Sunday, February 12, 2012

Time Lord Victorious

Time Lord Victorious
There were a couple of recent articles found here and here, and a Doctor Who episode I recently rewatched on Netflix which all run along the same theme. They all touch upon the theme of a supreme/higher being with absolute power. The Doctor Who episode entitled "The Waters of Mars" displays one of the Doctor's darker moments after rescuing Captain Adelaide Brooke who should have died on Mars and is an important figure to earth's history thus altering, or so he thinks, a fixed point in time. The Doctor proclaims himself the Time Lord Victorious as Captain Adelaide Brooke challenges the monster the Doctor has become.

Captain Adelaide Brooke: "And if my family changes, the whole of history can change. The future of the human race. No one should have that much power."

The Doctor: "Tough."


Not only does the concept of an all powerful deity being in 100% control of everything in the universe reeks of injustice and immorality (at least to me), I can't imagine anyone with that much power over life and death without a broken heart, or in the Doctor's case, two broken hearts. A deity with absolute control over the cosmos may be comforting to many but to others comes across as a complete monster over the slaughter of women and children in the Old Testament and unjust as the giver (and withholder) of "God-given" rights. I acknowledge that this may simply be a difference of opinion in how we view the divine, but a deity which asks of us complete submission and repentance without reciprocating shared suffering and shared forgiveness seems too alienating for my taste. As the brilliant Amelia Pond says in "The Beast Below"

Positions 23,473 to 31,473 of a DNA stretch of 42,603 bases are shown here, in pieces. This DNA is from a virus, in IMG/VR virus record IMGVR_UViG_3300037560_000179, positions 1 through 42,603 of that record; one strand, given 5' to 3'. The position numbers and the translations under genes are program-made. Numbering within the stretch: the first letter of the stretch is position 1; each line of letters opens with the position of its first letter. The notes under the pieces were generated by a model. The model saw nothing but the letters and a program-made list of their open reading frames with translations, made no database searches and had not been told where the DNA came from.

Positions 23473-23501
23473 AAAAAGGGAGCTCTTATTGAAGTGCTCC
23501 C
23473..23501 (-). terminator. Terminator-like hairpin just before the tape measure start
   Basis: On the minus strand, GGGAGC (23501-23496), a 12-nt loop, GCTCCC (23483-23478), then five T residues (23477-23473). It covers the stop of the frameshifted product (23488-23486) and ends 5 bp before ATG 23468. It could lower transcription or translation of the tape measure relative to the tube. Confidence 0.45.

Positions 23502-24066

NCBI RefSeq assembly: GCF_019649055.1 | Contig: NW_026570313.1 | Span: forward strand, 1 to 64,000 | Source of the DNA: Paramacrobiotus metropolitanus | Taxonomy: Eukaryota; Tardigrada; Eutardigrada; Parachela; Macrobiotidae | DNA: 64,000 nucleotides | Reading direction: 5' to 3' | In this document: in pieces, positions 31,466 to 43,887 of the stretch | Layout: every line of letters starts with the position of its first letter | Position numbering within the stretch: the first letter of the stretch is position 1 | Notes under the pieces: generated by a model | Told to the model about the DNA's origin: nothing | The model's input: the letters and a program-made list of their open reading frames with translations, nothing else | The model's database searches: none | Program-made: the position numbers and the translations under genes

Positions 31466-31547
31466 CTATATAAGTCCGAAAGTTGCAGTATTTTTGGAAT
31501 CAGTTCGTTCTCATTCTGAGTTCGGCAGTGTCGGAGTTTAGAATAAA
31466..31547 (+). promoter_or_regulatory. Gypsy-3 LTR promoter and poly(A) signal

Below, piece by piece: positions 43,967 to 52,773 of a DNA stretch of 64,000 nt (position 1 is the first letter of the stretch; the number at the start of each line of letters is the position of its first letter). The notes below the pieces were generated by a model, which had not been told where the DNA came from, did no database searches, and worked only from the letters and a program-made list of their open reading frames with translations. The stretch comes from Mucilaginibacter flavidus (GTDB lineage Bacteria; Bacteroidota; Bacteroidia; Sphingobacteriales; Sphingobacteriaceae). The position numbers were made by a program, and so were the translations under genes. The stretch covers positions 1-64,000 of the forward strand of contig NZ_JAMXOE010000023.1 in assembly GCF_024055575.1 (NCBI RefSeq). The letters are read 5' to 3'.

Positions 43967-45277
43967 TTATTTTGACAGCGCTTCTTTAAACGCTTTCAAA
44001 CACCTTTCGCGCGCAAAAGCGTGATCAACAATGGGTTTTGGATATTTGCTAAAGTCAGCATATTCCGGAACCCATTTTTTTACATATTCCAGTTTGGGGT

"If you're were that old and that kind, and the very last of your kind, you couldn't just stand there and watch children cry."
I find that the concept of an all-loving God is more comforting than an all-powerful God yet the all-powerful God seems to over shadow the all-loving. A God who suffers,a broken and lonely God, seems more in touch with humanity than one who rules over its creation. The image of the divine I lean more towards is that of God as a verb more than a noun, an action instead of a being.

3 comments:

Kerry Miller-Whalen said...

I think that's exactly who Jesus was... (the broken lonely God, I mean... ) I'm with you on the divine tyrant thing!

Doctor Who is just so brilliant, sometimes!

Don said...

I just finished "The Human Faces of God", by Thom Stark. The book confirms what I have thought for some time; that every concept or description of God that we have in the Bible is closely tied to the ethos, enviroment, culture, etc; of the men who wrote it. It is an incomplete picture of an ineffible deity that we can never adequately describe. So, I feel we can each have our own definition of God. I suppose we can, to some extent, be satisfied....although I, myself, am not and will never be.

Eruesso said...

@Kerry

Absolutely love Doctor Who and I'm impatiently waiting to rewatch season 6 streaming on Netflix.

@Don
Whenever I'm in a used book I always pick up that book glance at it and eventually put it back. I have such a tremendous list of books on my reading list that I'd feel guilty purchasing it only to let it collect dust on my bookshelf.

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